According to sources in the Capitol, Hayashi went ballistic following a blistering rebuke meted out against her two weeks ago by the Tri-Cities Democratic Forum. The group centered in Fremont, Newark and Union City handed down a vote of no-confidence against Hayashi and her candidacy for the District 2 seat on the Alameda County Board of Supervisors.
Hayashi’s notorious vindictiveness spilled out on the floor of the Assembly Aug. 22 when she confronted Fremont Assemblyman Bob Wieckowski and accused him of engineering the stunning condemnation by the Tri-Cities Democrats. According to the witness, Hayashi followed the accusations with a string of disparaging comments directed toward Wieckowski and his staff.
Wieckowski responded by alleging Hayashi has called over a dozen lobbyists and previous donors and ordered them not to contribute to Wieckowski’s senate campaign or risk her wrath, including the striking threat of purposefully killing any legislation that passes through her committee. However, such a threat is quickly losing its potency. Hayashi’s career in the Assembly, because of term limits, will end this Friday when the Legislature closes shop for the year.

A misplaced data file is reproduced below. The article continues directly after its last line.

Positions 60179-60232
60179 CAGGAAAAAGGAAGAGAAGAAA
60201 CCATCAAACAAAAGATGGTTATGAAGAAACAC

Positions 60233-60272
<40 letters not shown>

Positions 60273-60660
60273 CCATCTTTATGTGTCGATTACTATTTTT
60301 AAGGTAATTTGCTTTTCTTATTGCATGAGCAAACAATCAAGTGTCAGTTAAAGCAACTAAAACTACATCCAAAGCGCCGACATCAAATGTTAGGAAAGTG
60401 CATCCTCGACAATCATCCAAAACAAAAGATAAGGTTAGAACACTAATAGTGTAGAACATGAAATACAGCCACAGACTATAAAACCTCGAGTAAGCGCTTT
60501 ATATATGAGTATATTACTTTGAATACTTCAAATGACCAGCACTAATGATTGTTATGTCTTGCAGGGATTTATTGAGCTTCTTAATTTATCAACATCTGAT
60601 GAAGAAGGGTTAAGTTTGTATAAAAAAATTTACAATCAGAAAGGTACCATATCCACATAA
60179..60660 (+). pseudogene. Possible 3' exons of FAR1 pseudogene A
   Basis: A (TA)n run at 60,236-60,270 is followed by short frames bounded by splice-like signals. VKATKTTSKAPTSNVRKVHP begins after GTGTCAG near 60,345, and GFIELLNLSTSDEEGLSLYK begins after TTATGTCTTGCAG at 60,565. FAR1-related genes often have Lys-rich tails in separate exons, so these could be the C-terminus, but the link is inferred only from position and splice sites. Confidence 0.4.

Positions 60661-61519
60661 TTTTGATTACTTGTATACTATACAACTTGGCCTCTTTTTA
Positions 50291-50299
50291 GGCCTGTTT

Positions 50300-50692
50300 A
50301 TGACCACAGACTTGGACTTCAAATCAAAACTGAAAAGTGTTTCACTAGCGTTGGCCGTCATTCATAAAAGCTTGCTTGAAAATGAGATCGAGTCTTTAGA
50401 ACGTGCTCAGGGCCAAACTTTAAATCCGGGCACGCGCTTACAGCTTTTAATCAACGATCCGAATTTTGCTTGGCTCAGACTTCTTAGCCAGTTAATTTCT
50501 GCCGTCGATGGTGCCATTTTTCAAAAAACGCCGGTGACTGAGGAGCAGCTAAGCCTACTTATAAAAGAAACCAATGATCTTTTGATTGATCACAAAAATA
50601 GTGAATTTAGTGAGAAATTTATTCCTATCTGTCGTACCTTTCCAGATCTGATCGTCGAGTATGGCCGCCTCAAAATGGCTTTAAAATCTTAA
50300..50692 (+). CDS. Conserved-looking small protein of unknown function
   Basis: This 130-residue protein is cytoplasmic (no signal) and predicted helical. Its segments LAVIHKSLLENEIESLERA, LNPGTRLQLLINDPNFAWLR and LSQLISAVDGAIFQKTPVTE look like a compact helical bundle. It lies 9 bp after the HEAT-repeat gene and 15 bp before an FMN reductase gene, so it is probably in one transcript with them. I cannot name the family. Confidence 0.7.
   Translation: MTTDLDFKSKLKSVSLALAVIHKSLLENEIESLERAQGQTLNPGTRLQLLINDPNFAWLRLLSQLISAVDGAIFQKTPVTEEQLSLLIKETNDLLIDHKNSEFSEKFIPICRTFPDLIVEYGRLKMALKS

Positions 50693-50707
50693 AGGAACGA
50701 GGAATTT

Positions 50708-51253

Most local observers once believed Wieckowski, who is in his first term in the Assembly, Hayashi were on a similar trajectory towards running in 2014 for the redistricted State Senate seat currently held by state Sen. Ellen Corbett. After Hayashi’s conviction last January for shoplifting at a San Francisco Neiman Marcus those political calculation may reside only in Hayashi’s mind.
Hayashi’s ire apparently was not only reserved for Wieckowski. She reportedly retaliated against Meriam Reynosa, a district aide for Corbett and well-liked Democratic worker bee, who Hayashi reportedly fingered as responsible for a similar vote of no-confidence against her by the Southern Alameda County Young Democrats Club earlier this month.